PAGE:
In music theory, unison is a special interval because it is a null interval: Two music notes with the same pitch form a unison.
What does unison look like?
Here is an example of a melodic unison (two notes of a melody) and a harmonic unison (two notes in a chord):
Unison can only be perfect, it cannot be major, minor, diminished, augmented, (and so on...) because by definition unison represents an interval formed by two notes of the same pitch .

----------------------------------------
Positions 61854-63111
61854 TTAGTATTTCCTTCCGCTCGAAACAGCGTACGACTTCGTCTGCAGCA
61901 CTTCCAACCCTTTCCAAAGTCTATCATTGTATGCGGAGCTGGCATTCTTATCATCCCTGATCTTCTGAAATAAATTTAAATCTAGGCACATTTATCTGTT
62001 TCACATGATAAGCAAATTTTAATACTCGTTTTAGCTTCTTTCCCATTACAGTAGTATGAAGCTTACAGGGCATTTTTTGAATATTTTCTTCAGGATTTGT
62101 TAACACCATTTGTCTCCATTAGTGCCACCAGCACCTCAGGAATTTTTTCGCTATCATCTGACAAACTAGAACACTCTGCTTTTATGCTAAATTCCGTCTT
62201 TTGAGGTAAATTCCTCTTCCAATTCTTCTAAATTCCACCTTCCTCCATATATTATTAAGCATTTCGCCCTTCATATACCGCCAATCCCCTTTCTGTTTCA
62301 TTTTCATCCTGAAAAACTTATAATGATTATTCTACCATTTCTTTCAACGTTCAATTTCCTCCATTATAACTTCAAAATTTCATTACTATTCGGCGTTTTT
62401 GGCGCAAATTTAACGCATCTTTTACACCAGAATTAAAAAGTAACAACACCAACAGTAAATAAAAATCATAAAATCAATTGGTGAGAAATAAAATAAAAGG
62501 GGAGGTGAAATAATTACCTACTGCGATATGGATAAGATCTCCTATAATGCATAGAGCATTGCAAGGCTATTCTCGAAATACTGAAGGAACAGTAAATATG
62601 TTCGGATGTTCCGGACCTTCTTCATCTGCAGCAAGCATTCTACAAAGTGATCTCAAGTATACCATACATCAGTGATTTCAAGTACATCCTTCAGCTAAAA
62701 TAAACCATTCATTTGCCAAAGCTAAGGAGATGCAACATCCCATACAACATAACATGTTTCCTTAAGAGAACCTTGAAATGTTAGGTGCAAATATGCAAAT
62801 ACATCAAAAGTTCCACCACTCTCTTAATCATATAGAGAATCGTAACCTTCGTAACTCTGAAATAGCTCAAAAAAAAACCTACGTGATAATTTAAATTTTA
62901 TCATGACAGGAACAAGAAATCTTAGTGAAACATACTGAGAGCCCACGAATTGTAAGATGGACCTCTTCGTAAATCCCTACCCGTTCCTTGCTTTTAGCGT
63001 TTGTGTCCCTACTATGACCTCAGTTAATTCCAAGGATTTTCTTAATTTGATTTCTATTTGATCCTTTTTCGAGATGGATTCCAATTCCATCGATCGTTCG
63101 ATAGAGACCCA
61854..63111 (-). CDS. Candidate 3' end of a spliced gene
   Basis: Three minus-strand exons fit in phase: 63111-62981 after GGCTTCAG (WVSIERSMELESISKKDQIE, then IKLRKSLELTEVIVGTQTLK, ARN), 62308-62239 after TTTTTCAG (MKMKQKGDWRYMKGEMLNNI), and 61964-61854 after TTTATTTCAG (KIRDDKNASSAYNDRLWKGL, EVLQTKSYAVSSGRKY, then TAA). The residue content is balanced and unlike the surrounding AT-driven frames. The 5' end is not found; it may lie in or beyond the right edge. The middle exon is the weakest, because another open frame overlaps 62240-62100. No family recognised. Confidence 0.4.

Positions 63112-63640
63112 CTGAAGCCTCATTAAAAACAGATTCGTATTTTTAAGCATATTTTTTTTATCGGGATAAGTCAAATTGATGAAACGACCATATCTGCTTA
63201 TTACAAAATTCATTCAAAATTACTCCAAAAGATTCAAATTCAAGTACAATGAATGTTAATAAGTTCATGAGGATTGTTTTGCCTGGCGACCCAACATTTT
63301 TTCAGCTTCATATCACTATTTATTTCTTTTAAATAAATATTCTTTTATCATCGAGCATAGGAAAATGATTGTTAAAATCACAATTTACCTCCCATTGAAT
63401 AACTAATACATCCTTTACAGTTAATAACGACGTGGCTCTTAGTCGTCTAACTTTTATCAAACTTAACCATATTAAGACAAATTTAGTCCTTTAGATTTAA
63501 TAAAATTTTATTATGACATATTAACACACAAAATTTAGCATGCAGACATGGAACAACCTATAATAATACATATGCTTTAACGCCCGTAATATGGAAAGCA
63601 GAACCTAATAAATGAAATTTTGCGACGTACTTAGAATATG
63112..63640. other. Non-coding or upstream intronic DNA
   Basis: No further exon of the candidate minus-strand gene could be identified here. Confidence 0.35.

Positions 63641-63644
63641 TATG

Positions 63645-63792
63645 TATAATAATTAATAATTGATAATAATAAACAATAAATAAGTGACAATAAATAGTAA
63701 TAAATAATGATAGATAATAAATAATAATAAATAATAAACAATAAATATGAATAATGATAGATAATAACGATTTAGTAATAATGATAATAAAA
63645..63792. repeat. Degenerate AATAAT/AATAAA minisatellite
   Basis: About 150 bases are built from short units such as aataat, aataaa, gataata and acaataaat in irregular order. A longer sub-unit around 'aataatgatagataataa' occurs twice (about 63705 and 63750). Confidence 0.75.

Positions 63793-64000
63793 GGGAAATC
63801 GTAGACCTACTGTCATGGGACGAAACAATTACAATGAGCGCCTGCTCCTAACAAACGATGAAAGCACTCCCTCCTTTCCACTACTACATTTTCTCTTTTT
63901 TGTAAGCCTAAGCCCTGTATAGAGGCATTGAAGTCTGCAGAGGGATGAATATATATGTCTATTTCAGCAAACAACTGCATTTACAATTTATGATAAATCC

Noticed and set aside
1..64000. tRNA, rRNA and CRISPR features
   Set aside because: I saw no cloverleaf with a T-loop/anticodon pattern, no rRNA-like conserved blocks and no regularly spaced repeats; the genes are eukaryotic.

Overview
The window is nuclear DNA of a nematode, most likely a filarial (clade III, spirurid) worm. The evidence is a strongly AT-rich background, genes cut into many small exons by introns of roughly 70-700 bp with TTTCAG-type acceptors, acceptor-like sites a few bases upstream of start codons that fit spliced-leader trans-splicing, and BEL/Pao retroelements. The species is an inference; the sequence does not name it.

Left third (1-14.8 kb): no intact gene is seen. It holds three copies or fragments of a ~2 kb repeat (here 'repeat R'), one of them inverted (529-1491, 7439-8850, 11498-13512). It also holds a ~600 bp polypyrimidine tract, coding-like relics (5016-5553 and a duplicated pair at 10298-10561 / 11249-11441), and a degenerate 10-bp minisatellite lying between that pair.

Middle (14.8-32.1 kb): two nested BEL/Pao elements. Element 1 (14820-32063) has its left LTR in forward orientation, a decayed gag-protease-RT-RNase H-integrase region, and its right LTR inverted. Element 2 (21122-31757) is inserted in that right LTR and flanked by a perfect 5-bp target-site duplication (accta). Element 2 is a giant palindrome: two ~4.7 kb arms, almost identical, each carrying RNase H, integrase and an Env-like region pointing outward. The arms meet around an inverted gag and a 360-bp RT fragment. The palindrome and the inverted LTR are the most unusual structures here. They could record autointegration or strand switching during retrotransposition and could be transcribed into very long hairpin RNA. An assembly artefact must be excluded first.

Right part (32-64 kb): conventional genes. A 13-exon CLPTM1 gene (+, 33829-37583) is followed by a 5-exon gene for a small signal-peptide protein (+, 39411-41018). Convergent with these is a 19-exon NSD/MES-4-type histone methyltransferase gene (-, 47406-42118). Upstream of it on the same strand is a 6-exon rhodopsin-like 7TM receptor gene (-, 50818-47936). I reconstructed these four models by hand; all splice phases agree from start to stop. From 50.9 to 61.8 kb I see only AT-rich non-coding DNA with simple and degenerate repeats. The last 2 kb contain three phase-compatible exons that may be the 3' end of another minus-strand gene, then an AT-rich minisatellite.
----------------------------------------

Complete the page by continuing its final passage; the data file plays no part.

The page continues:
Inversion of the perfect unison
The inversion of the perfect unison is the perfect octave.
Here is an example of a perfect octave:
Musical examples of perfect unison
Beethoven's Moonlight Sonata
After the introduction composed of arpeggios, the Beethoven's Moonlight Sonata begins with a succession of unison:
Interval identification game
You will find this interval in my Intervals identification game: